Florida Gov. Rick Scott, who hasn’t seen a test he hasn’t wanted students to take, seems to have come to some sort of epiphany: The state that has been a national model for high-stakes test-based school reform just may be testing schoolchildren too much.
Speaking to a conference of newspaper editors the other day, Scott said
that state officials had received an unprecedented number of complaints from parents about the Florida Comprehensive Assessment Test.
It is time, he said, to see if Florida students are spending too much time taking standardized tests, not only the FCAT but end-of-course exams and others. He said he is talking to state officials about taking a look at the testing load.
“In the end, I think it’s going to change a lot,” he was quoted as saying by the Associated Press, though it wasn’t exactly clear what he thought would change.
How many standardized tests do Florida public school students actually take?
Wayne Blanton, president of the Florida School Board Association, said recently that most students in the state spend about 38 to 40 days a year out of a 180-day school year “in a testing mode.”
The association decided that was too much and recently approved a resolution asking the state to cut back on standardized testing. That resolution was similar to one passed earlier by more than a dozen school boards in the state, including in Palm Beach, St. Lucie and Pinellas counties.
Anti-testing resolutions are spreading around the country, having started months ago in Texas, where hundreds of school boards have signed on calling for a rethinking of high-stakes testing that is at the heart of school accountability systems.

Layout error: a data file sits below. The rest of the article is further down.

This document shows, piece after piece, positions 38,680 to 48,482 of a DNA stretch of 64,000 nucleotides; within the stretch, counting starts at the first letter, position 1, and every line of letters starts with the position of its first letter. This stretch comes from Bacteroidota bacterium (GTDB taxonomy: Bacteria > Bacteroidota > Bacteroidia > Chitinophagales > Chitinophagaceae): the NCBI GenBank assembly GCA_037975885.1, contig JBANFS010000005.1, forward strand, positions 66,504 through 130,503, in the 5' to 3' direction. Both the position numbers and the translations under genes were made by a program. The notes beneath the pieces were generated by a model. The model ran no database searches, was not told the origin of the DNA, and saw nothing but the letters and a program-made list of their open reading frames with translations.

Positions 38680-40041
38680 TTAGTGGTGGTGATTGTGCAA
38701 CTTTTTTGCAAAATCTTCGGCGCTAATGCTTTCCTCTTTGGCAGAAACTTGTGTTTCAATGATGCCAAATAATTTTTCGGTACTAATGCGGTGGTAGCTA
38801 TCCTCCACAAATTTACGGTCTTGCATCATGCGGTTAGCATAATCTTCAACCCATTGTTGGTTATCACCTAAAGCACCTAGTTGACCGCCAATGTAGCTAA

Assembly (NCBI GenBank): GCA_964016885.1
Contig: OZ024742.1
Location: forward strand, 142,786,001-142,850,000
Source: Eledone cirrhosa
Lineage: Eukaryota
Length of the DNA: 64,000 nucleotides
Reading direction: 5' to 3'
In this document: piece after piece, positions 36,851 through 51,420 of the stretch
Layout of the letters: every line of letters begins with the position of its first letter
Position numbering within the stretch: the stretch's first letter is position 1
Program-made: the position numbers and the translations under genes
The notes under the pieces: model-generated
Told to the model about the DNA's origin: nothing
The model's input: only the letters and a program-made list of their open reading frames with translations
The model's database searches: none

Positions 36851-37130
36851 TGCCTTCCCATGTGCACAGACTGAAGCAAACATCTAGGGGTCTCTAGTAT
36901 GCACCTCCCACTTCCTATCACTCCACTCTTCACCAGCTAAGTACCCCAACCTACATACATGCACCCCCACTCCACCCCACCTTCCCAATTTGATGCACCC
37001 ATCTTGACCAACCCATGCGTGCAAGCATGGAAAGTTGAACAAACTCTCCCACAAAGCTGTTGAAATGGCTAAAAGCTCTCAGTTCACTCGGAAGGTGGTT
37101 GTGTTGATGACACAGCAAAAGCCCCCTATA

A national anti-testing resolution was also launched by a coalition of national education, civil rights and parents groups, as well as educators trying to build a broad-based movement against the Obama administration’s test-centric school reform program.
Scott was apparently responding to parents, who he said have called state officials this year with more complaints about high-stakes testing than ever, especially the FCAT.
“Parents and taxpayers expect measurement. We’ve got to measure, we’ve to find out who the best schools are,” Scott was quoted by the Associated Press as saying. “We have to have a good measurement system but we have to make sure we don’t have too much of it.”
Exactly where Scott really thinks testing can be curtailed is unclear. He signed into law legislation that makes 50 percent of a teacher’s evaluation based on student standardized test scores. That means there has to be standardized tests in every subject so teachers can be so assessed. This is an issue not unique to Florida.
As testing has been ratcheted up in state after state, a backlash has been growing. It seems to have at least caught the eye of the test-happy Florida governor. That’s something.
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